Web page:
Wednesday, July 17, 2002
Think the only place you’ll find people kayaking during the Gorge Games is amid the rocks on the White Salmon River?
New this year to the Adventure Village is the Confluence Watersports Wave Box, “the world’s first portable kayak play spot.”
The 22,000-gallon ground pool utilizes two pumps capable of moving 6,400 gallons per minute, creating a six-foot wide waterfall that simulates a Class III/IV pour-over style hole.
“This type of project is what paddling has needed,” said Kelley Woolsey, Confluence Watersports’ vice president of sales and marketing. “Lack of access has limited the number of play boating participants to people who live within driving distance of a good river. We think the Wave Box will show people that paddle sports can be enjoyed by everyone, not just adrenaline-starved whitewater paddlers.”
This is the first time a whitewater feature has been simulated in a portable pool, highlighting the extreme aspect of the sport. The Wave Box can showcase professional athletes performing cartwheels, loops and split wheels to those who might never have been exposed to any aspect of the sport.
The Wave Box can also be used as a flat water pool to allow practice with sea kayaks, canoes or whitewater kayaks.
At 32 feet long, 17 feet wide and five feet deep, the Wave Box fits in diverse locations. But once it’s set up, moving the pool is a bit of a chore — it weighs 189,000 pounds when full.
The box is four by four by eight feet, with an additional area on top that connects to a six-foot wide, two-foot long spout that feeds the pour-over.
According to Confluence Watersports, during the past two years paddling growth rates exceeded any other self-directed sports, distributed almost equally in multiple age groups.
Since 1998, participation in canoeing and kayaking has increased by 50 percent, totaling around 6.4 million last year. Just over a million people paddled a kayak 10 times or more in the past year, and over 18 million outdoor enthusiasts went canoeing.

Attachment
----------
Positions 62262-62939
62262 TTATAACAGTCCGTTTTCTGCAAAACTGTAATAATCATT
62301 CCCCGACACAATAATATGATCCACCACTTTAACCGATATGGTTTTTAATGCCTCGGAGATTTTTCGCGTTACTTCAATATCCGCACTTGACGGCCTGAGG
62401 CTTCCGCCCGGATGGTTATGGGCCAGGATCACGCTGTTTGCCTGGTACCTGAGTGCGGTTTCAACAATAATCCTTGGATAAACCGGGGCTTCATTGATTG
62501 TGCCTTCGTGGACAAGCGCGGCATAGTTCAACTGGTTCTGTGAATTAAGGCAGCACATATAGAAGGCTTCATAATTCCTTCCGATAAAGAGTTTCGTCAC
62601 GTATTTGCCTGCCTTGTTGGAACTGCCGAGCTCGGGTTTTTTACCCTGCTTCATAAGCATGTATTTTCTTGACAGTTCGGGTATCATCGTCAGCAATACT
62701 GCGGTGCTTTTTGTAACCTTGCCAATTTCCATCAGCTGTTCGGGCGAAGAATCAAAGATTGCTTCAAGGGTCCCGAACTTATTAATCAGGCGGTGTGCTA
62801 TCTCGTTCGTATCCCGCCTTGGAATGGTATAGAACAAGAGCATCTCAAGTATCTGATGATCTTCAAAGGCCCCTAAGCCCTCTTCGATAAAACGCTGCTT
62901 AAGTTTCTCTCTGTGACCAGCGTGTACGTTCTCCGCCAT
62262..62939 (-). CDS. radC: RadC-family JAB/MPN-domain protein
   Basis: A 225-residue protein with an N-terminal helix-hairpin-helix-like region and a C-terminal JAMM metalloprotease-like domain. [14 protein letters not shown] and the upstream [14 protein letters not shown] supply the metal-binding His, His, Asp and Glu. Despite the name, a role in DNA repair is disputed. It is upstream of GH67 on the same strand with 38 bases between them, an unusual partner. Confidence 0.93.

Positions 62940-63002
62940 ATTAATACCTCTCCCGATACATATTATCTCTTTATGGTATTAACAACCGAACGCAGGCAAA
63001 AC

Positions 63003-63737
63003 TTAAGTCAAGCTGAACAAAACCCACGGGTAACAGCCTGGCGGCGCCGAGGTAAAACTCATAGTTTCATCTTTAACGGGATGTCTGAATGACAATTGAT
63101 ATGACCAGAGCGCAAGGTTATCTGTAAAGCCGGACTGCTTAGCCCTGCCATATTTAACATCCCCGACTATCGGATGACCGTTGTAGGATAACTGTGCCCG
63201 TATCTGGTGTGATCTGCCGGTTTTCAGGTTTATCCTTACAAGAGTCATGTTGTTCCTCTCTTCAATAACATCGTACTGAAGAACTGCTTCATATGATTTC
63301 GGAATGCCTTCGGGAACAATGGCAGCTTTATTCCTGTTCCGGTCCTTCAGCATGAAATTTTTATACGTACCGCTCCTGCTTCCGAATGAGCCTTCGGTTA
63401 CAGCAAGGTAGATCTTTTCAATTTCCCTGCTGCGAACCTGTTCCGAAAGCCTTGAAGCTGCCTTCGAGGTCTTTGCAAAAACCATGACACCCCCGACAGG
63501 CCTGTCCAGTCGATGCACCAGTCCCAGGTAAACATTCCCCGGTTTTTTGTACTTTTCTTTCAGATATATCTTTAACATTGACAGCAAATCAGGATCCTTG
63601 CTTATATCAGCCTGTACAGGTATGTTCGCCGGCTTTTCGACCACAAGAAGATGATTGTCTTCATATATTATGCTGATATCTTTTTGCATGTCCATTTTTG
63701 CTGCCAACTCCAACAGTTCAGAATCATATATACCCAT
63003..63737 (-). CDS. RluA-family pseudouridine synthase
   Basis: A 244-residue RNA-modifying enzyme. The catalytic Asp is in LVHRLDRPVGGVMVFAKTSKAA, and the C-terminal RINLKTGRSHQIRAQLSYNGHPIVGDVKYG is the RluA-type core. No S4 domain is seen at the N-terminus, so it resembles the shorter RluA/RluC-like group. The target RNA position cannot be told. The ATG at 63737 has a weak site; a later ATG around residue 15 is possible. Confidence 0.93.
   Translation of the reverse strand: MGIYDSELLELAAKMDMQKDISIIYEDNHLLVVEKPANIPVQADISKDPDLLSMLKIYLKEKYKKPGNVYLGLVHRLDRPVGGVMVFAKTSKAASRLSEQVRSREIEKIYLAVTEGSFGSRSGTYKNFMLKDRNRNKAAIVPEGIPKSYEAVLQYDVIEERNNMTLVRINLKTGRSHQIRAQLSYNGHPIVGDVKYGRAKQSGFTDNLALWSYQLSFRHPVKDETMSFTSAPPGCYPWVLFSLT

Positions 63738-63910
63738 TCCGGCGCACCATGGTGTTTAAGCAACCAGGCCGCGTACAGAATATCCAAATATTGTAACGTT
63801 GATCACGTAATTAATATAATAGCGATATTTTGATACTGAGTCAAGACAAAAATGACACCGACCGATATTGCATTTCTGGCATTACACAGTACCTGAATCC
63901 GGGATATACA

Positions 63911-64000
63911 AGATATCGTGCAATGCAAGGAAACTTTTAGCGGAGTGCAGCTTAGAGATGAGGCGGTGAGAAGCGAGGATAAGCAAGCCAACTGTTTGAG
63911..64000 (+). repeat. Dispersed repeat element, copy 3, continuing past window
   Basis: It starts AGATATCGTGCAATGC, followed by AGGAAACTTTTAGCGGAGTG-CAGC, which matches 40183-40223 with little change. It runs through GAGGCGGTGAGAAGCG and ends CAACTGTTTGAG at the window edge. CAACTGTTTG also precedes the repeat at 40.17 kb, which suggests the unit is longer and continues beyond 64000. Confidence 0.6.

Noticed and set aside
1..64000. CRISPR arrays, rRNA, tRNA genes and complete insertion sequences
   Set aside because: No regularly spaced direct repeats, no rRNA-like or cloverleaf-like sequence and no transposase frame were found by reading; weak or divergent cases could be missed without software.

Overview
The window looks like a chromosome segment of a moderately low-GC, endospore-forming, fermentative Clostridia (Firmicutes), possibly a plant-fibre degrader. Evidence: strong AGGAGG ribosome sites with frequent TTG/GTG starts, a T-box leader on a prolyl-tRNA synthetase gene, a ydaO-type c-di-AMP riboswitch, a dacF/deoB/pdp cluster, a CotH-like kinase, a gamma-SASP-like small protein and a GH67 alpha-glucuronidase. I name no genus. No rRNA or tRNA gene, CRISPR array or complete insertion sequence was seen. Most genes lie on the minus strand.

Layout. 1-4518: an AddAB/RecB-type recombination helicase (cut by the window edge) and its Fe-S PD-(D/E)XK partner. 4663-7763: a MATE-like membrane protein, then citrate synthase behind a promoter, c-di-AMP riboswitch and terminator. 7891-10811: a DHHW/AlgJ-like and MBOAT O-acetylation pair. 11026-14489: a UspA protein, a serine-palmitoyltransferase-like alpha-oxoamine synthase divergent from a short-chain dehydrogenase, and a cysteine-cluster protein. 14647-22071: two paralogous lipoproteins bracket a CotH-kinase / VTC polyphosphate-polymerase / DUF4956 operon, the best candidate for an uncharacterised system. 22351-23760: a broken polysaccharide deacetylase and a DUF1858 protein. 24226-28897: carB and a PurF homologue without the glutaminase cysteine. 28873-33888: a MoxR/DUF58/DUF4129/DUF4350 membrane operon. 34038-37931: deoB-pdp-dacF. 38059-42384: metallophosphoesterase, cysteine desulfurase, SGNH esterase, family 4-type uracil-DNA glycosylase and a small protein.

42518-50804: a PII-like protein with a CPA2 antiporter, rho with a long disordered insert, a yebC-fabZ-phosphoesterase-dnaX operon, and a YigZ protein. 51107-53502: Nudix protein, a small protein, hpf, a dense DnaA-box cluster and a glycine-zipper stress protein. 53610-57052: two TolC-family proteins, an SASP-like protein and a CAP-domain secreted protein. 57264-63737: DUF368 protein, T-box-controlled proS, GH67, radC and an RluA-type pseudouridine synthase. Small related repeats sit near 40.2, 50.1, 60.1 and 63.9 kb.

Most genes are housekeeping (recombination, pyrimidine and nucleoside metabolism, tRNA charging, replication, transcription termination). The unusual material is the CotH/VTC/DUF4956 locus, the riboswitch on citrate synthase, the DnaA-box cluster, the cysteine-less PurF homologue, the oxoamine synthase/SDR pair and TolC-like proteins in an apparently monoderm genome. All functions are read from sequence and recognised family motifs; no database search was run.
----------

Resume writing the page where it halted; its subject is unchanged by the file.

The Wave Box is one of many attractions at the Gorge Games Adventure Village, which opens today at the Marina. Through Sunday, visitors to the Village can take advantage of outdoor gear demos and product sampling, interactive games, raffles and contests, the Banff film festival, daily footage of Gorge Games competitors, clinics and activities (kayaking, windsurfing, mountain biking and hiking), the Outward Bound Kids Program (competitions, hiking, clinics and Meet the Pros), and the Women’s Program on Thursday.
Today through Saturday the Village is open from 10 a.m. to 7 p.m., and on Sunday it is open from 10 a.m. to 5 p.m. For more information, call 386-7774 or visit www.gorgegames.com
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Lawnmower torches Arbor Vitae on Portland Drive
The riding lawn mower driven by Norma Cannon overheated and made contact with dry arbor vitae owned by Lee and Norma Curtis, sending more than a dozen of the tightly-packed trees up in flames. The mower, visible at far right, was totaled. No one was injured; neighbors first kept the fire at bay with garden hoses and Westside and Hood River Fire Departments responded and doused the fire before it reached any structures. Westside Fire chief Jim Trammell, in blue shirt, directs firefighters. The video was taken by Capt. Dave Smith of Hood River Fire Department. Enlarge